Decentralized [42,43,44] | Diversified risk rather than concentrated risk, Enable and increase the sustainable use of renewable energy, Reduce the cost of energy for consumers. | Complex control method, Low resiliency, Difficult to establish a consensus for all players | PV/Wind/ Hydropower/ Grid/Battery | Bender’s decomposition algorithm, Differential evolution algorithm, Compound alternating direction method of multipliers, Chase algorithm |

Hybrid [45,46,47,48,49] | On-site generation, to reduce inter-regional transmission losses, To increase service quality by detecting faults instantly, To use resources efficiently by supporting demand management, Use more local resources, Have a more dynamic and durable network. | High dependency on communication networks, If a fault occurs in the central controller, All microgrids operate independently | PV/Wind/fuel cell/Micro-hydro/Biomass fueled combined heat and power unit/Aqua-electrolyser/Diesel generator/Biogas/Battery | Linear programming, Crow search algorithm, Marine Predator Algorithm, Shuffled Frog Leaping Algorithm, Sine cosine algorithm, Grey wolf optimizer, Metaheuristic algorithm, |

Nested [50,51,52] | High resiliency, Less operation cost, Strong privacy protection. | Very complex structure, Long calculation time | PV/Wind/ Hydropower/ Hydrogen/Battery | Linear programming, Nested algorithm, Distributed optimization |

Scenario | Power Units of the Working Model | Duration(s) | Values |
---|---|---|---|

Non-availability of solar power full-day | Wind turbine, pump micro-hydro, Battery groups, diesel generator | 24 h | no generation from the solar PV system |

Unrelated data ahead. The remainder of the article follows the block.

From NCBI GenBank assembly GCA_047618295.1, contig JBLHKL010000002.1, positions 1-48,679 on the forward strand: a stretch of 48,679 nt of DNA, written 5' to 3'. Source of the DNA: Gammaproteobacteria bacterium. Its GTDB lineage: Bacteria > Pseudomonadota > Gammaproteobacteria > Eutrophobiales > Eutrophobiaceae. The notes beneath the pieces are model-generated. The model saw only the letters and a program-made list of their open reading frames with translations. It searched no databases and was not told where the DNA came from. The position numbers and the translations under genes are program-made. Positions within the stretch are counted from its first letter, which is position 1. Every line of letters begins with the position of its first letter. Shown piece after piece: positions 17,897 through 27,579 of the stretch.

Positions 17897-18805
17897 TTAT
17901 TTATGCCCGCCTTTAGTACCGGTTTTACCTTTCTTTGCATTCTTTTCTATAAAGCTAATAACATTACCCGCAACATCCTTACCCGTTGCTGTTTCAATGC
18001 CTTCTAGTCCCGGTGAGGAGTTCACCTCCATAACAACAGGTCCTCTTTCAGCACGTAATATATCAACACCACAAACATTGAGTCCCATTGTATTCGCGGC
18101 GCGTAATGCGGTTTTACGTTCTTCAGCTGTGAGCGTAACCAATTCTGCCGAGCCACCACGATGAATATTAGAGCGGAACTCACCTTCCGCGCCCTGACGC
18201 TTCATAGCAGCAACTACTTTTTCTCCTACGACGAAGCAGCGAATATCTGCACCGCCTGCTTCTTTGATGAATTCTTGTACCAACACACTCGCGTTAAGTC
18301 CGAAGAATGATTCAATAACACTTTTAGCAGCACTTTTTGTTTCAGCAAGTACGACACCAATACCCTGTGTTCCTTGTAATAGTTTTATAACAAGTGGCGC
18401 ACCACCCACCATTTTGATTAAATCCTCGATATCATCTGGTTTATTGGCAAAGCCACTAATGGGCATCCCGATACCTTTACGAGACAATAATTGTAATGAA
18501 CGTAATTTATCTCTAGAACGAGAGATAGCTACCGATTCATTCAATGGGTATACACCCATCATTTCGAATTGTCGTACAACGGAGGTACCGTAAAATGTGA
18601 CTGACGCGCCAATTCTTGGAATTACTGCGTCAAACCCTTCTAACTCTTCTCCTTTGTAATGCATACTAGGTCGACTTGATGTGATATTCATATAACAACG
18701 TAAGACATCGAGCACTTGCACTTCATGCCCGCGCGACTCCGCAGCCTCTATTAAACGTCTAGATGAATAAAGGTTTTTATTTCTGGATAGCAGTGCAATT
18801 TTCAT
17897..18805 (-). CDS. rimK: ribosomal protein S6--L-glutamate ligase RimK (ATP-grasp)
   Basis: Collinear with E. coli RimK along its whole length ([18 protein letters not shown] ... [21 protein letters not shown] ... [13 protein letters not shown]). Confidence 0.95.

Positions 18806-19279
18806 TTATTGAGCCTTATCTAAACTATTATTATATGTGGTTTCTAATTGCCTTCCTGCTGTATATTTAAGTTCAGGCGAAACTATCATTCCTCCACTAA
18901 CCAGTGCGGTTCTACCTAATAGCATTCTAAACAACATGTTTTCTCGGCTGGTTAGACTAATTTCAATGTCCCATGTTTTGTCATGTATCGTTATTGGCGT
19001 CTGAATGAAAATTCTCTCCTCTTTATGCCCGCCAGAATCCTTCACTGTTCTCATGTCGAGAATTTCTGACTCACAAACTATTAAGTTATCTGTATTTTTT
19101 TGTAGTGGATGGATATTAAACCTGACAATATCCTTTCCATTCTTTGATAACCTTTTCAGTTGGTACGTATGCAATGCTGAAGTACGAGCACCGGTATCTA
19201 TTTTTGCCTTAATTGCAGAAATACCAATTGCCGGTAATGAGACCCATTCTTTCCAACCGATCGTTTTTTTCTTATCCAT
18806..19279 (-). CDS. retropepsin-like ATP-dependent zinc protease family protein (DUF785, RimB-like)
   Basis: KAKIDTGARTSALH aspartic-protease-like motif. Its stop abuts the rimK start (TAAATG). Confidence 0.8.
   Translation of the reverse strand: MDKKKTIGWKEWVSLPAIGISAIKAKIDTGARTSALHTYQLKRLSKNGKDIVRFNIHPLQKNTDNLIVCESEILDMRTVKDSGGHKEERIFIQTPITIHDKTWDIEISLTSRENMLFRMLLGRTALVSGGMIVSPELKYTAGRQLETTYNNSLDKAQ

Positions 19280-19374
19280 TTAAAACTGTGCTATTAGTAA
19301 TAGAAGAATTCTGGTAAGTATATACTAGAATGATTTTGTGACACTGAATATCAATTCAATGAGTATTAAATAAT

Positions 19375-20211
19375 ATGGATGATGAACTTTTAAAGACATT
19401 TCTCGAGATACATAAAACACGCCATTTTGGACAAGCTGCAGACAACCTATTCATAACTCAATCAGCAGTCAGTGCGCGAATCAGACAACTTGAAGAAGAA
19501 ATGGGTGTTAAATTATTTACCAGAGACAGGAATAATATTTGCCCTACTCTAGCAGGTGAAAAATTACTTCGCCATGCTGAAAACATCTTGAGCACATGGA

Non-availability of wind power full-day | PV, pump micro-hydro, Battery groups, diesel generator | no generation from the wind farm | |

random load fluctuations and variable power generation throughout the day | Wind turbine, PV, pump micro-hydro, Battery groups, diesel generator | sudden load demands in consumption | |

sudden variation of a load change with day-to-day operations | Wind turbine, PV, pump micro-hydro, Battery groups, diesel generator | +18% load 07:00 a.m., +18% load 21:00 p.m. |

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**MDPI and ACS Style**

Coban, H.H.; Rehman, A.; Mousa, M.
Load Frequency Control of Microgrid System by Battery and Pumped-Hydro Energy Storage. *Water* **2022**, *14*, 1818.
https://doi.org/10.3390/w14111818

**AMA Style**

Coban HH, Rehman A, Mousa M.
Load Frequency Control of Microgrid System by Battery and Pumped-Hydro Energy Storage. *Water*. 2022; 14(11):1818.
https://doi.org/10.3390/w14111818

**Chicago/Turabian Style**

Coban, Hasan Huseyin, Aysha Rehman, and Mohamed Mousa.
2022. "Load Frequency Control of Microgrid System by Battery and Pumped-Hydro Energy Storage" *Water* 14, no. 11: 1818.
https://doi.org/10.3390/w14111818